Topic 1.1: Introduction to Cells Flashcards Preview

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Flashcards in Topic 1.1: Introduction to Cells Deck (80):
1

What are the 3 principles of cell theory?

The cell theory states that:

1. All living things are composed of cells (or cell products)

2. The cell is the smallest unit of life

3. Cells only arise from pre-existing cells

2

What are the 7 basic functions integral to survival?

metabolism, reproduction, sensitivity, homeostasis, excretion, nutrition, and growth

3

Define metabolism (in terms of basic functions needed for survival)

Living things undertake essential chemical reactions

4

Define reproduction (in terms of basic functions needed for survival)

Living things produce offspring, either sexually or asexually

5

Define sensitivity (in terms of basic functions needed for survival)

Living things are responsive to internal and external stimuli

6

Define homeostasis (in terms of basic functions needed for survival)

Living things maintain a stable internal environment

7

Define excretion (in terms of basic functions needed for survival)

Living things exhibit the removal of waste products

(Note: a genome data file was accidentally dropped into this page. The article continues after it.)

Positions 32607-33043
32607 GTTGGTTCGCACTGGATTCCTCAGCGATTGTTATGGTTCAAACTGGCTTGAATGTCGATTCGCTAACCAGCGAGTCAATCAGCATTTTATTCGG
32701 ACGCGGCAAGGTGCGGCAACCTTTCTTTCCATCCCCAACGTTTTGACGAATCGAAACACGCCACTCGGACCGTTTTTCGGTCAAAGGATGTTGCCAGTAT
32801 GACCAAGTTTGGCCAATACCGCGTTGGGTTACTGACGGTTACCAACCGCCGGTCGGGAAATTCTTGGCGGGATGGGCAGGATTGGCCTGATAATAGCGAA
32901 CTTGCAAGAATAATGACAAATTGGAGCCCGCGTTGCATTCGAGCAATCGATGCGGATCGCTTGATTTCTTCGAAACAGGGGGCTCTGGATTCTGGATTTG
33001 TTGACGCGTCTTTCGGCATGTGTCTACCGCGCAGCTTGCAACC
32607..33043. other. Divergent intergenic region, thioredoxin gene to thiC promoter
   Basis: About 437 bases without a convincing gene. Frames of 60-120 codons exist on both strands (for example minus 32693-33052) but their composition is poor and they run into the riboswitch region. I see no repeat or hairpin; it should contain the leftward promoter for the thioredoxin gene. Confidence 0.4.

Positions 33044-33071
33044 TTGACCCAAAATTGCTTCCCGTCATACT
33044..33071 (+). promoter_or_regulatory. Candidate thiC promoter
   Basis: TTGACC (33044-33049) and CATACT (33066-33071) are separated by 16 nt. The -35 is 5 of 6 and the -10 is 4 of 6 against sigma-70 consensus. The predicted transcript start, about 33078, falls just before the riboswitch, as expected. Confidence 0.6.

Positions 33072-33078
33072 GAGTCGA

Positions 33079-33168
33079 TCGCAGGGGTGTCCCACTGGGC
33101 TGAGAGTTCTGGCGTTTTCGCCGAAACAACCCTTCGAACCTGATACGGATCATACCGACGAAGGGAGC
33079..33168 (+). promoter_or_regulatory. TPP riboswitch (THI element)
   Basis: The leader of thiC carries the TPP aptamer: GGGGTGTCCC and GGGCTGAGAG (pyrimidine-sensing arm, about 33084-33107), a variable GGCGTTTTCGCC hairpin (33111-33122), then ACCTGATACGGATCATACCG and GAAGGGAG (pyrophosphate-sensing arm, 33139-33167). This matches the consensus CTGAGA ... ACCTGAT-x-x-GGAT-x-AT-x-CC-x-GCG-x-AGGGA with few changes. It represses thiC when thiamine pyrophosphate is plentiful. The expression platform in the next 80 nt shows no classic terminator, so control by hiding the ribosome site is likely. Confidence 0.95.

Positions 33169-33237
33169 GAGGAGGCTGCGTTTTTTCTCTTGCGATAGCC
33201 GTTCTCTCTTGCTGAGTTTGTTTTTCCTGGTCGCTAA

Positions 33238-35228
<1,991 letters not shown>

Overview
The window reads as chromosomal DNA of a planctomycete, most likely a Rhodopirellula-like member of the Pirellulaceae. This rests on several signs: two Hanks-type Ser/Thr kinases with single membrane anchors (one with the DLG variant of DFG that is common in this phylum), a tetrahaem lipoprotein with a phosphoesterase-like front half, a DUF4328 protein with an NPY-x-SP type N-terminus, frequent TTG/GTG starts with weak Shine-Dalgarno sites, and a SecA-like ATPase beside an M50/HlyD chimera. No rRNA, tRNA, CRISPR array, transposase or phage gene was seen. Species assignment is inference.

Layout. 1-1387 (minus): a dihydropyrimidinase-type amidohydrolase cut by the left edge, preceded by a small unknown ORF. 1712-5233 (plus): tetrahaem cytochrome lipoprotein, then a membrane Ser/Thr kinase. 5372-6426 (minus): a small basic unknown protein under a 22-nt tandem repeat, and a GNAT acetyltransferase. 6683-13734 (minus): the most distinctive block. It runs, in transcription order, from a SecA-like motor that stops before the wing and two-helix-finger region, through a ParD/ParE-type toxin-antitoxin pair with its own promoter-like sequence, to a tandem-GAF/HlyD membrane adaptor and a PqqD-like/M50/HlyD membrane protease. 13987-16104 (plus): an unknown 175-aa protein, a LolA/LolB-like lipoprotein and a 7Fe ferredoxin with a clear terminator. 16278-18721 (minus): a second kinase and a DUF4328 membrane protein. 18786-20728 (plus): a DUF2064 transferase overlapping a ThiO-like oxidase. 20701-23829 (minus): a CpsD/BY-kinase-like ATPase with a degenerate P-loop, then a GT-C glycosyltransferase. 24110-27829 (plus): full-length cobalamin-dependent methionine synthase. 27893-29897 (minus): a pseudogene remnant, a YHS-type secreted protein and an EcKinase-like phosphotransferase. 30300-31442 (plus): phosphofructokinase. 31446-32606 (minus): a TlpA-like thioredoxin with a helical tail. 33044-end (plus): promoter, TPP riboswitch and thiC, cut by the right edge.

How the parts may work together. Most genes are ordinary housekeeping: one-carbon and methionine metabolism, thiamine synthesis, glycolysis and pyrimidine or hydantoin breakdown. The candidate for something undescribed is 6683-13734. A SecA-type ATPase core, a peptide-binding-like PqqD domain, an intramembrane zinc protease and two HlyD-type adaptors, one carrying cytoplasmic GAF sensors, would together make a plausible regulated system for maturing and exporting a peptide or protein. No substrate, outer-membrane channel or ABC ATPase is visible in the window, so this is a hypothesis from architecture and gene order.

8

Define nutrition (in terms of basic functions needed for survival)

Living things exchange materials and gases with the environment

9

Define growth (in terms of basic functions needed for survival)

Living things can move and change shape or size

10

Which of the 7 basic functions integral to survival is: Living things undertake essential chemical reactions?

metabolism

11

Which of the 7 basic functions integral to survival is: Living things produce offspring, either sexually or asexually?

reproduction

12

Which of the 7 basic functions integral to survival is: Living things are responsive to internal and external stimuli?

sensitivity

13

Which of the 7 basic functions integral to survival is: Living things maintain a stable internal environment?

homeostasis

14

Which of the 7 basic functions integral to survival is: Living things exhibit the removal of waste products?

excretion

15

Which of the 7 basic functions integral to survival is: Living things exchange materials and gases with the environment?

nutrition

16

Which of the 7 basic functions integral to survival is: Living things can move and change shape or size?

growth

17

How do you calculate magnification of a drawing or image?

Magnification = Image size (with ruler) ÷ Actual size (according to scale bar)

18

How do you calculate the actual size of a drawing or image?

Actual Size = Image size (with ruler) ÷ Magnification

19

How do light microscopes work?

Light microscopes use visible light and a combination of lenses to magnify images of mounted specimens

20

What type of microscope uses visible light and a combination of lenses to magnify images of mounted specimens?

light microscopes

21

What is the organisation of multicellular organisms?

Cells may be grouped together to form tissues
Organs are then formed from the functional grouping of multiple tissues
Organs that interact may form organ systems capable of carrying out specific body functions